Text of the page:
As if he did not have the odds against him enough already, the Austrian was also playing for the fourth day in a row after his epic two-day semi-final win over Djokovic, while Nadal had had a day off either side of a comfortable semi-final win over Roger Federer.
Thiem knows how it feels to beat Nadal on clay, having done so in each of the last four seasons, but only in best-of-three-set matches.
The first seven games were a physical war, both men growling and pummelling the ball back across the net with ever increasing vigour.
Thiem struck first with a break for 3-2, being rewarded for his aggressive play, but Nadal hit straight back and the crunch moment of the set came when he held after an epic seventh game.
Thiem threw everything in his armoury at Nadal, fizzing in backhands and covering every inch of Philippe Chatrier’s clay, but it was not enough.
It was no surprise to see Thiem fail to hold his serve in the next game, and Nadal served out the set to put himself in a position from where he had never lost a match at Roland Garros.
It could have been deflating for his opponent, but Thiem put some extra oomph on his serve, closed in on the baseline and got the easy points he so desperately needed.
Nadal was holding even more comfortably on his serve, dropping just one point in the first five games of the second set.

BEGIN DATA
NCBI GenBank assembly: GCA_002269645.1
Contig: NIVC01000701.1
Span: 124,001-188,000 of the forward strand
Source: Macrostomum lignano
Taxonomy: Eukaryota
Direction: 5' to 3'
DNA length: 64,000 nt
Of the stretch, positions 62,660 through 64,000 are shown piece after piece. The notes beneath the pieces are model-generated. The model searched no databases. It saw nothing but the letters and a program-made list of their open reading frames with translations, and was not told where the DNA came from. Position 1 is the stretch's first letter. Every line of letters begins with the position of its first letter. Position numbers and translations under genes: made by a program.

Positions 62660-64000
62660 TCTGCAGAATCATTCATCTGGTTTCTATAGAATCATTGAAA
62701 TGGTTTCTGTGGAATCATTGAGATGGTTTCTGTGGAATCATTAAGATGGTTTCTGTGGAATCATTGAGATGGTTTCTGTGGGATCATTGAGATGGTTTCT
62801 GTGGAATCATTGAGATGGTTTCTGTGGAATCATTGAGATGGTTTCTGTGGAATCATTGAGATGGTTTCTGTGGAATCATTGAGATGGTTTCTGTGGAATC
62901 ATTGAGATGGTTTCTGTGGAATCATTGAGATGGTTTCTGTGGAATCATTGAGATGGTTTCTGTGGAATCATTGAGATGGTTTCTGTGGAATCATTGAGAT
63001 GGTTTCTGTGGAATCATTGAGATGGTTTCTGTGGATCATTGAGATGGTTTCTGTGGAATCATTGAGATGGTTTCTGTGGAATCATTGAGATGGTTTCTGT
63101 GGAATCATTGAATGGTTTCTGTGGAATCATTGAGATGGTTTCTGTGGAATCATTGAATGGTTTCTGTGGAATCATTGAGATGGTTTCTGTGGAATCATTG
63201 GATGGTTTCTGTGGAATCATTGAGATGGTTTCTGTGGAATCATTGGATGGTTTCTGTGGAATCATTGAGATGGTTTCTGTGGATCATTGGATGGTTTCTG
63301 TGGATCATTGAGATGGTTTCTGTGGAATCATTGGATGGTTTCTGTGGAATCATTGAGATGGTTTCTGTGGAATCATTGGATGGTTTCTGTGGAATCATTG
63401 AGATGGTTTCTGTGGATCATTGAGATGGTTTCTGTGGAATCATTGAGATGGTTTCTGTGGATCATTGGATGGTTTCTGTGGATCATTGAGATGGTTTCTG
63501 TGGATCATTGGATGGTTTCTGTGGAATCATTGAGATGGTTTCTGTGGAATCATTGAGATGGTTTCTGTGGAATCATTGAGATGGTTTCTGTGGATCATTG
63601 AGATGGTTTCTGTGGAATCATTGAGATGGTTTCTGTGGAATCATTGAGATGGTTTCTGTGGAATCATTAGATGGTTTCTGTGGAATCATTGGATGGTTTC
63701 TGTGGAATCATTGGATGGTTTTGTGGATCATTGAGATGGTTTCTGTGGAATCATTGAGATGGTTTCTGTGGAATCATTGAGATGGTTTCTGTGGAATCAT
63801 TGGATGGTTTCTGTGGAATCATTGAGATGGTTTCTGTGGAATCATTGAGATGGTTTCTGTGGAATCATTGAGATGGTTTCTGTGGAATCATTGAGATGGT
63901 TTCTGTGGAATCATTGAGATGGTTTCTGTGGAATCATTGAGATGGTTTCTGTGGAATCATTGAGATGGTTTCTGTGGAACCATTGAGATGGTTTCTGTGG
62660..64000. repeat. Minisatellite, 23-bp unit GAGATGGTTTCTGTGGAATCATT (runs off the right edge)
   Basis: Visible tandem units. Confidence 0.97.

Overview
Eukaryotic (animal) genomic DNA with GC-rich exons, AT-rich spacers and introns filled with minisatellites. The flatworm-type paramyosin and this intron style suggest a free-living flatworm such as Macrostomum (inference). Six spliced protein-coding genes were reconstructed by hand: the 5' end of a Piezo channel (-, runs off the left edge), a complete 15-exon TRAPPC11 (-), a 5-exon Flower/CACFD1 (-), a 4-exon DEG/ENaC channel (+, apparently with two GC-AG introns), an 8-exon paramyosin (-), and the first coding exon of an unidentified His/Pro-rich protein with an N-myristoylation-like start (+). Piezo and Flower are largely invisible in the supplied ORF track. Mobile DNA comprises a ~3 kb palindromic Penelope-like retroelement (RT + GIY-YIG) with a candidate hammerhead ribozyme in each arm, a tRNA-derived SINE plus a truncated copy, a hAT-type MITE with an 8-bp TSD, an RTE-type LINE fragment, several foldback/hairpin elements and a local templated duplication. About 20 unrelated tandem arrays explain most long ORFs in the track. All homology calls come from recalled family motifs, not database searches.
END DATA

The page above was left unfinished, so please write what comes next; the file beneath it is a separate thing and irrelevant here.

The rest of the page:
Thiem read the situation brilliantly, keeping Nadal deep and making him do the work, and he got his reward with a break to take the set.
Just winning a set against Nadal here is a significant achievement, but the job was nowhere near done for Thiem and the mountain he still had to climb quickly became clear.
A poor opening game of the third set from Thiem set the tone, and in no time the 25-year-old was 4-0 down having won just a single point.
He at least got on the board, but it appeared the Austrian had given everything he had and his movement became increasingly laboured.
He roused himself again at the start of the third set but was unable to take break point opportunities in either the first or third games and found himself 3-0 down.
He did superbly to recover from 0-40 to hold serve in the next game, but that turned out to be a last stand as Nadal wrapped up victory after three hours and one minute.
The 33-year-old fell flat on the clay as Thiem’s final shot landed just beyond the baseline, the king of Roland Garros once more.